Sports psychologists tell us that the ability to focus and get refocussed are the keys to staying on track and sustaining performance. Doing what we know we can do and doing it to the best of our ability breeds confidence. Confidence enables us to do more of what we know we can do and sustains performance. They identify "distraction" as the trigger that so often hits confidence, suggesting internal and external reference points as a means of getting back on track and refocussing. Often a coach will have worked on a key phrase or word or an image to help a player regain composure. They are mental reminders of what the player knows but has been distracted from. Sadly, we have all seen the alternative when confidence collapses - the inevitable slide into overthinking and under performing - even for world class athletes. Its true when we experience life set backs too.

Now we all know that there are times in sport when we do actually lose a game because we meet opponents who are simply better than us. Those are the experiences from which we learn and go on to develop our own skill levels. The same is true of course in every walk of life. Unless we grab hold of the development opportunity that we are presented with in a difficult challenge or in a defeat, we are destined to produce repeat performances.

How we respond in any situation will have a big influence on what happens next. If we allow ourselves to be defined by circumstances, by what just happened, it will not only impact what happens next, but will begin to influence who we are. We start to  become responders, rather than initiators. Who wants to go through life simply reacting to everyone and everything we encounter.

The bible has an interesting observation on confidence, when it states: "don't throw your confidence away".  Its context is a passage talking about what impacts our definition as men.

How are we defined? By postcode, by job, by ethnicity, by salary, by competency, by our circumstances? Our true definition is not external. Sure, we stand in and operate from our circumstance, but they don't actually define us.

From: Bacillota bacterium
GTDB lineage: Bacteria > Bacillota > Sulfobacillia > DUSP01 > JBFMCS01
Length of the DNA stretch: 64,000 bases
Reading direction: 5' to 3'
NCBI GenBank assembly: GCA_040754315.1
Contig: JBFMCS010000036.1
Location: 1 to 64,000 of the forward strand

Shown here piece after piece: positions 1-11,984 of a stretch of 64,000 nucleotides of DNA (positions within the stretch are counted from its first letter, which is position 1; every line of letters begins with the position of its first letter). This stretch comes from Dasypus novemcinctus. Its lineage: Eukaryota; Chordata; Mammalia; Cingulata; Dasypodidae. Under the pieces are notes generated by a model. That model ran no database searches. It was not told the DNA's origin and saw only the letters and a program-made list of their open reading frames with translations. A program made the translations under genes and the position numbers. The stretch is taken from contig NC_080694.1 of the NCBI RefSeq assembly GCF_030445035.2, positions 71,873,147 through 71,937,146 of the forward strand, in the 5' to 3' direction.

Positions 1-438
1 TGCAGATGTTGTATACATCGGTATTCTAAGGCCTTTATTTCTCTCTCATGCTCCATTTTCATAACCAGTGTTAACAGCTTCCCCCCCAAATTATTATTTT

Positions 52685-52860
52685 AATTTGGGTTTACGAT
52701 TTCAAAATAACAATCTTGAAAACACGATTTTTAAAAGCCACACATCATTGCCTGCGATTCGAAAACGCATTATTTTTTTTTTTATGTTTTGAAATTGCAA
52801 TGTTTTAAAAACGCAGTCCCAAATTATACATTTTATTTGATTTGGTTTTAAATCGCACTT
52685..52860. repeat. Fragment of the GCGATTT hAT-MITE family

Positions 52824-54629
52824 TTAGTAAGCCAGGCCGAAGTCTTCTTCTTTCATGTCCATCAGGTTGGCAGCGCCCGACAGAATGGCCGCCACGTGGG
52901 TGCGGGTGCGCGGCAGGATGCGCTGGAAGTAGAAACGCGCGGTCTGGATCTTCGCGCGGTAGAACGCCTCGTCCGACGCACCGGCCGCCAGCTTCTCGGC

If in life as in sport, confidence is linked to our four key areas, then:

  • technically we have to work on being the very best version of who we can be. 
  • creatively, we can develop a sense that there is life outside of the box of the usual or routine way of thinking. 
  • we can begin to appreciate that what is in front of us can be overcome, that, we can find solutions. 
  • we can take a step back or pause momentarily to assess objectively where we are spatially in relation to others and what is going on around us.  
These are the abilities and qualities that help us to understand how we fit into the dynamics of a game, our jobs, a service or ministry area and relationally.

Confidence need not fly away with a poor result or outcome. Technical ability doesn't suddenly drain away overnight after we have lost a match. Our ability to read a game and creatively problem solve when confronted with a difficult situation doesn't disappear. What we have worked on, developed, become competent at hasn't been surgically removed without us noticing.

Sure there is room for improvement - that is called growth. But, we need to become skilled at identifying reference points to help us re-engage with our self belief and maintain or regain confidence.

The great thinker and writer Paul helps us with by looking at confidence from a different angle. He noted... "I am confident of this, that he who began a good work in you, will be faithful to complete it" - in other words, we can have confidence in foundational things and specifically in the foundational relationship we can have with the man's man Jesus Christ. Our confidence can develop as we recognise he doesn't go back on the ground we've covered together. He doesn't quit on us when it gets tough.

Two things mark out the man who can face most things that are thrown at him:

  • the confidence he has in the abilities and qualities he carries from his personal experience and training and they can't be taken from him - that's self belief.